Is an 800 V electric vehicle (EV) system truly superior to a 400 V system? Not according to one EV maker.
Canadian EV expert James Carter recently had an insightful discussion with Jim Castelaz, Chief Technology Officer of Motiv Power Systems. Motiv is an EV manufacturer based in the San Francisco Bay Area.
According to Castelaz, some vehicles may actually benefit more from keeping a 400 V system than transitioning to an 800 V system.
Pros and Cons of 800 V Systems
While the industry has often assumed that an 800 V system offers numerous advantages over the previous industry standard of 400 V, bigger is not always better, especially in certain applications.
Undoubtedly, 800 V systems provide significant benefits such as faster DCFC charging, lighter wiring, better efficiency at higher speeds, and more efficient power electronics.
However, there are many downsides of 800 V systems that get much less attention. These include their more complex and costly battery systems, their higher-priced components, and their lower efficiency with re-gen braking (which is caused by a higher step-up inverter).
Moreover, 800 V systems can be inconvenient given that most EV charging infrastructure operates at 400 V.
In reality, the choice between 800 V and 400 V systems depends on the specific use case. For applications where fast charging and performance take precedence over cost, like sports cars or long-haul trucks, an 800 V system is preferable.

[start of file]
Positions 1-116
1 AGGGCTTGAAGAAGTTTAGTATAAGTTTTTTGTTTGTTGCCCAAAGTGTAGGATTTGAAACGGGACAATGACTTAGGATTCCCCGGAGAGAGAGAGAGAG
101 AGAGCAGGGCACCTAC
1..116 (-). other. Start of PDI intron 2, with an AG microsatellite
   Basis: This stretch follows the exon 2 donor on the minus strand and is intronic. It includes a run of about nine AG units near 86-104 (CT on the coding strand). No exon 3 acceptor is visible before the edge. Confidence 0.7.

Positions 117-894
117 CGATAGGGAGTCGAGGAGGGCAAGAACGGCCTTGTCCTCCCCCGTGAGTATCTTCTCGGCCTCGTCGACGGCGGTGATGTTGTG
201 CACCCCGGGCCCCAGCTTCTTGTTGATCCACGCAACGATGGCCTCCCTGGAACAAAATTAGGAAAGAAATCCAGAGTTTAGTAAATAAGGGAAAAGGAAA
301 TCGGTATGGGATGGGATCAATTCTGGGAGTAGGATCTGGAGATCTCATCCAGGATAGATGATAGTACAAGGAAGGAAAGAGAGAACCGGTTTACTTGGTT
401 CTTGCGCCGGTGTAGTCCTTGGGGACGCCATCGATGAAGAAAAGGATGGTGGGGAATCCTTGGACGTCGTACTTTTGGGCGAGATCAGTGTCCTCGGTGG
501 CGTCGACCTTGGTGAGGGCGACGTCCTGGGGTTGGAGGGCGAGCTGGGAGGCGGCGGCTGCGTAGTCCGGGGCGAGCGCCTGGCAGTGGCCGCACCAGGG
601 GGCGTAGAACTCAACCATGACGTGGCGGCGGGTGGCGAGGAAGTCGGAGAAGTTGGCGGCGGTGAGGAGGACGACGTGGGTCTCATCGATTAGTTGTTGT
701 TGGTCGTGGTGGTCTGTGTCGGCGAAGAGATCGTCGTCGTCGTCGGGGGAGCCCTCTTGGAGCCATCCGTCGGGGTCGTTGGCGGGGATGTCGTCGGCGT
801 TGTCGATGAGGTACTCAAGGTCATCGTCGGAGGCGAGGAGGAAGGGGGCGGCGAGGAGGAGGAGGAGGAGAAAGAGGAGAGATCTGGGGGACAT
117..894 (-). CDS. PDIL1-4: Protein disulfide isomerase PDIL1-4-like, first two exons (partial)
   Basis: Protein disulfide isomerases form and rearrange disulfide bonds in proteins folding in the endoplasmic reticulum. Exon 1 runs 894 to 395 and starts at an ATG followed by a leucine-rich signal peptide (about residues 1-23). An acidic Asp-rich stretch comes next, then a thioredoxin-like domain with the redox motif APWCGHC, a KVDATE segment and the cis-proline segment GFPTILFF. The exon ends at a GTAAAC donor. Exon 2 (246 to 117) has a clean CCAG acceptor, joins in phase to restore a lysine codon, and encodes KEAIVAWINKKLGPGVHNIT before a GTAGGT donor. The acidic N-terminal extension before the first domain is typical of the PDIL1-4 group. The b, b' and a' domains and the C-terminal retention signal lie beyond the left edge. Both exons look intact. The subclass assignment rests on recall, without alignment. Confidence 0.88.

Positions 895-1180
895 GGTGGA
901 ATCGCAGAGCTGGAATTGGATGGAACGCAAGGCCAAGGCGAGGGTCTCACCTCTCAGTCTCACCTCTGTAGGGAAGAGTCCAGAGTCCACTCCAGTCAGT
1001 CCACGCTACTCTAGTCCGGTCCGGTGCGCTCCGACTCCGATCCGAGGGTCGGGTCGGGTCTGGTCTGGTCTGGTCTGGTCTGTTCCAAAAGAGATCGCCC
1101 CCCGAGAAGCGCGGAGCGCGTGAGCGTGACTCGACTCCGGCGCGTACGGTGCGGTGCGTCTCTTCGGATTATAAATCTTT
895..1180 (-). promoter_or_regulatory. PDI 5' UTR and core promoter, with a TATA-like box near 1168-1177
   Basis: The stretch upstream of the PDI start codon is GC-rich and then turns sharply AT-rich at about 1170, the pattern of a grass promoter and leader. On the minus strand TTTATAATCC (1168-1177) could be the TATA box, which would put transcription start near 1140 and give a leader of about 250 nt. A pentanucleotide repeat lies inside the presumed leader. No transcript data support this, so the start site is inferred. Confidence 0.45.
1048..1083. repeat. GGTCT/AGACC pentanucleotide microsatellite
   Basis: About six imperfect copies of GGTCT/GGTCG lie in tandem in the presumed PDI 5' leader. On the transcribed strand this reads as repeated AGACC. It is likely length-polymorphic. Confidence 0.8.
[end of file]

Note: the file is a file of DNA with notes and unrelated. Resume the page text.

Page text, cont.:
On the other hand, in cases where cost outweighs charging speed or performance, a 400 V system generally proves to be more effective.
Why Motiv Switched to 400 V
Castelaz’s surprising revelation was that Motiv actually switched from an 800 V to a 400 V system after realizing that medium-duty vehicles perform better at the lower voltage. Motiv reached this conclusion when it noticed that battery RFPs always priced an 800 V battery higher than a 400 V battery.
Consequently, Motiv thoroughly evaluated the entire system and its impact. For its medium-duty vehicles that operated in the city and charged overnight, the advantages of an 800 V system were not applicable. The 800 V system even had a slight negative effect on in-town efficiency.
As a result, Motiv strategically opted for the cost savings and improved efficiency in urban settings offered by a 400 V system. The company even developed a unique ultra-high torque 400 V electric motor. This motor delivers more torque at a significantly lower cost compared to an 800 V system.
It’s worth noting that Motiv’s approach may not always be suitable for light-duty cars and large trucks. Nevertheless, it remains noteworthy that Tesla has continued to use a 400 V system thus far.
Image Source: EVMagz, https://shorturl.at/bEV19